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Encyclopedia > St Paul's Cathedral, Dundee
St Paul's Cathedral

St Paul's Cathedral is an Episcopal Cathedral in the city of Dundee, Scotland. It is the Cathedral and administrative centre of the Diocese of Brechin. The neutrality of this article is disputed. ... A cathedral is a Christian church building, specifically of a denomination with an episcopal hierarchy, such as the Anglican, Catholic and some Lutheran churches, which serves as the central church of a diocese, and thus as a bishops seat. ... Dundee (Scottish Gaelic: ) is the fourth-largest city in Scotland, with a population of 143,090. ... Motto: (Latin for No one provokes me with impunity)1 Anthem: Multiple unofficial anthems Capital Edinburgh Largest city Glasgow Official language(s) English, Gaelic, Scots 2 Government Constitutional monarchy  - Queen Queen Elizabeth II  - Prime Minister of the UK Tony Blair MP  - First Minister Jack McConnell MSP Unification    - by Kenneth I... The Diocese of Brechin The Diocese of Brechin is in the North East of Scotland, and part of the Scottish Episcopal Church. ...

Castle

Built on the site of the medieval seat of power in the area, the castle which formerly stood on the site had been besieged by the armies of William Wallace, Andrew de Moray and later by Robert the Bruce during the Wars of Scottish Independence. The stronghold was destroyed during the Wars of the Three Kingdoms. A small portion of the castle still remains within the Cathedral grounds. During the building of modern offices on Exchange Street behind the cathedral workers discovered remains of the castle in the form of a crypt-like structure underground. It is thought that the site may have borne fortifications from as far back as 80AD. The Middle Ages formed the middle period in a traditional schematic division of European history into three ages: the classical civilization of Antiquity, the Middle Ages, and modern times. ... William Wallace William Wallace (c. ... Andrew de Moray, a member of the Scottish nobility, went to prison with his father, Sir Andrew de Moray, following the 1296 Battle of Dunbar. ... Robert I, King of Scots, usually known as Robert the Bruce (July 11, 1274 – June 7, 1329, reigned 1306 – 1329), was, according to a modern biographer (Geoffrey Barrow), a great hero who lived in a minor country. ... The Wars of Scottish Independence were a series of military campaigns fought between Scotland and England in the late 13th and early 14th centuries. ... The Wars of the Three Kingdoms were an intertwined series of conflicts that took place in Scotland, Ireland, and England between 1639 and 1651 at a time when these countries had come under the Personal Rule of the same monarch. ... Crypt is also a commonly used name of water trumpets, aquatic plants. ... Events By place Roman Empire The Emperor Titus inaugurates the Flavian Amphitheatre with 100 days of games. ...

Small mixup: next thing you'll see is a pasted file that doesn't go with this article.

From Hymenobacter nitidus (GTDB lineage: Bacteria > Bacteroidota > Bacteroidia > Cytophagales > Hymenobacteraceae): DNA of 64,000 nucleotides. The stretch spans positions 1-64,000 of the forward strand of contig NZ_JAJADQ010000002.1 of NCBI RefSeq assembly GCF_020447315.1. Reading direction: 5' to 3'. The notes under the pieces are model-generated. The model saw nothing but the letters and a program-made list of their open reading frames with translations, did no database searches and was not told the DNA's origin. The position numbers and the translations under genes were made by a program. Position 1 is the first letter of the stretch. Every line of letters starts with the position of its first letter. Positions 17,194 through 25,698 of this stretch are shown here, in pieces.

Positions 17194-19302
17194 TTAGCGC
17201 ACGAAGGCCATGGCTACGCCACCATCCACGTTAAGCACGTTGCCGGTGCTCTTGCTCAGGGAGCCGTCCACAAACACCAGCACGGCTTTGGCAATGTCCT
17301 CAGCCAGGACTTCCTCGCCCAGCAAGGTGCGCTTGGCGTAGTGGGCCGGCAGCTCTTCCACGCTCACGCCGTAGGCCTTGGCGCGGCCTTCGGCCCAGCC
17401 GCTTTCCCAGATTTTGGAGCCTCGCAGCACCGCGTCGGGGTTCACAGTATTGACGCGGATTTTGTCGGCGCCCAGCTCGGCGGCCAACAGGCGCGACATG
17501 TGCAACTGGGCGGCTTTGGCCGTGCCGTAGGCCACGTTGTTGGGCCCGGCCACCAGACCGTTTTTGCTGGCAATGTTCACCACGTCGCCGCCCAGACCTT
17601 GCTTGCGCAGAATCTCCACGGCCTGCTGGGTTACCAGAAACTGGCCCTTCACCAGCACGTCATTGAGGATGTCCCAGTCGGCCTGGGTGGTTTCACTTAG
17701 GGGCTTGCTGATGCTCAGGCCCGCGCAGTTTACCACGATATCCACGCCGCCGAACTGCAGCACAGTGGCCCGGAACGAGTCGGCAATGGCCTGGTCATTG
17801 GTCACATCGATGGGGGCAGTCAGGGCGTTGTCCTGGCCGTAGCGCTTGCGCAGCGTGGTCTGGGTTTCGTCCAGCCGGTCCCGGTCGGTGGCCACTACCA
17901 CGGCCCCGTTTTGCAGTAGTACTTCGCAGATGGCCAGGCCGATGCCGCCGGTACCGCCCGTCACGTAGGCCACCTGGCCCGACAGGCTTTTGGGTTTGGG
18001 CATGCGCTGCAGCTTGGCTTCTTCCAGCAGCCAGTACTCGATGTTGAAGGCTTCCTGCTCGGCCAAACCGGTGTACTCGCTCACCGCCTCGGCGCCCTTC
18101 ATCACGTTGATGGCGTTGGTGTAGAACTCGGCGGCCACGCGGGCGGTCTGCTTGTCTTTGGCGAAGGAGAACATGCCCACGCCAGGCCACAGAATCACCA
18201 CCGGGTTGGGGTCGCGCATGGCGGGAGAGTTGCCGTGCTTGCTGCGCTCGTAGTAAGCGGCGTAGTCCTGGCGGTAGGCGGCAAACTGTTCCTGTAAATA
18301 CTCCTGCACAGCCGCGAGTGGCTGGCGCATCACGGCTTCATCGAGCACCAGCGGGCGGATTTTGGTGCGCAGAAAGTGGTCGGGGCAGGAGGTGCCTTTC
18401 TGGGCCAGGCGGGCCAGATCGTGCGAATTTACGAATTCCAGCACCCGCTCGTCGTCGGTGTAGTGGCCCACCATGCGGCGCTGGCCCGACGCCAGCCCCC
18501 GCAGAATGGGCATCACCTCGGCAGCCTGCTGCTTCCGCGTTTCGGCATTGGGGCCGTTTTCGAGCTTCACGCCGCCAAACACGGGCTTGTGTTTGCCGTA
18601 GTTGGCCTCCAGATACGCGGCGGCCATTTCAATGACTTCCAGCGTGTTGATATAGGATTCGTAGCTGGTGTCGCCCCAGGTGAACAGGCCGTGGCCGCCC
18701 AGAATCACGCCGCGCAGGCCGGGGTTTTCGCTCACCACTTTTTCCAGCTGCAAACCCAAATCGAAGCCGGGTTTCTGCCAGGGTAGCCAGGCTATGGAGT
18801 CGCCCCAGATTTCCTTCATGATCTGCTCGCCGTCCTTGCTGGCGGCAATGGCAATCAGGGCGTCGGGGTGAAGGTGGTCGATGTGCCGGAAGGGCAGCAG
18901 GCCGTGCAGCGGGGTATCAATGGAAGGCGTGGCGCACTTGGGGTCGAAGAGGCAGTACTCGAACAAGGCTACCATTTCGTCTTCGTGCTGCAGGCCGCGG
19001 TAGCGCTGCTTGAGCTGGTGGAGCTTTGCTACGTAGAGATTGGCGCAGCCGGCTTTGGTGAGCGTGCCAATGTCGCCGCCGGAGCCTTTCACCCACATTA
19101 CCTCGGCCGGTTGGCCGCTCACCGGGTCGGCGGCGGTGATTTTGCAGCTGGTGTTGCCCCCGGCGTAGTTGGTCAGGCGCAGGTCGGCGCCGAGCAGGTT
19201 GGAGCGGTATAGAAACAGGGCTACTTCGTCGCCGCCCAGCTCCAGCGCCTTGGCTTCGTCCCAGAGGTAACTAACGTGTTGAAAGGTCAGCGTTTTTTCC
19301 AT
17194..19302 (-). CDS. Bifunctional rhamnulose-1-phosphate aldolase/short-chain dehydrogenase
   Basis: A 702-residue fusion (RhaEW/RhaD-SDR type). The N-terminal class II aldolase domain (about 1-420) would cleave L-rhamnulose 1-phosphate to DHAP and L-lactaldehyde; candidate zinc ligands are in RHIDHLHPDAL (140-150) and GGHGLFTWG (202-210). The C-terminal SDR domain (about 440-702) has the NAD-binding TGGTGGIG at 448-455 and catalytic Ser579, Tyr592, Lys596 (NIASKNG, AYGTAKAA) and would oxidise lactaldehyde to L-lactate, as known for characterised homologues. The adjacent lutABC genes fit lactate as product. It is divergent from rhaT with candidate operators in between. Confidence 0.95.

Church

The foundation stone of the Cathedral was laid on July 21, 1853 and it was completed in 1855. It was designed by Sir George Gilbert Scott and is in the style of the Middle or Decorated period of Gothic architecture. July 21 is the 202nd day (203rd in leap years) of the year in the Gregorian Calendar, with 163 days remaining. ... 1853 was a common year starting on Saturday (see link for calendar). ... 1855 was a common year starting on Monday (see link for calendar). ... The chapel of St Johns College, Cambridge is characteristic of Scotts many church designs Sir George Gilbert Scott (July 13, 1811 – March 27, 1878) was an English architect of the Victorian Age, chiefly associated with the design, building and renovation of churches, cathedrals and workhouses. ... See also Gothic art. ...


In 1847, Alexander Penrose Forbes was elected new Bishop of Brechin who chose to make Dundee his permanent residence. 1847 was a common year starting on Friday (see link for calendar). ... Alexander Penrose Forbes (June 16, 1817 _ October 8, 1875), Scottish divine, was born at Edinburgh. ... The Bishop of Brechin is the Ordinary of the Scottish Episcopal Diocese of Brechin. ...


At the time of Bishop Forbes' arrival, St Paul's Chapel met in rooms in nearby Castle Street, which Forbes considered to be dreary and "unworthy of the worship of the Almighty". Thus, he "urged his people to take on the holy work of building, to the glory of God, a stately church", a place which would offer refuge to the many poor that lived in the surrounding tenements.


The total cost of the building was £14,000 and it took the congregation 10 years after its completion to pay off all the debts incurred. The church was dedicated on All Saints Day, November 1, 1865. ISO 4217 Code GBP User(s) United Kingdom Inflation 2. ... This article is about the Christian holiday. ... November 1 is the 305th day of the year (306th in leap years) in the Gregorian Calendar, with 60 days remaining. ... 1865 (MDCCCLXV) is a common year starting on Sunday. ...


St Paul's was raised to Cathedral status in 1905 and is now a Grade A listed building. 1905 (MCMV) was a common year starting on Sunday (see link for calendar). ... Buckingham Palace, a Grade I listed building. ...


 
 

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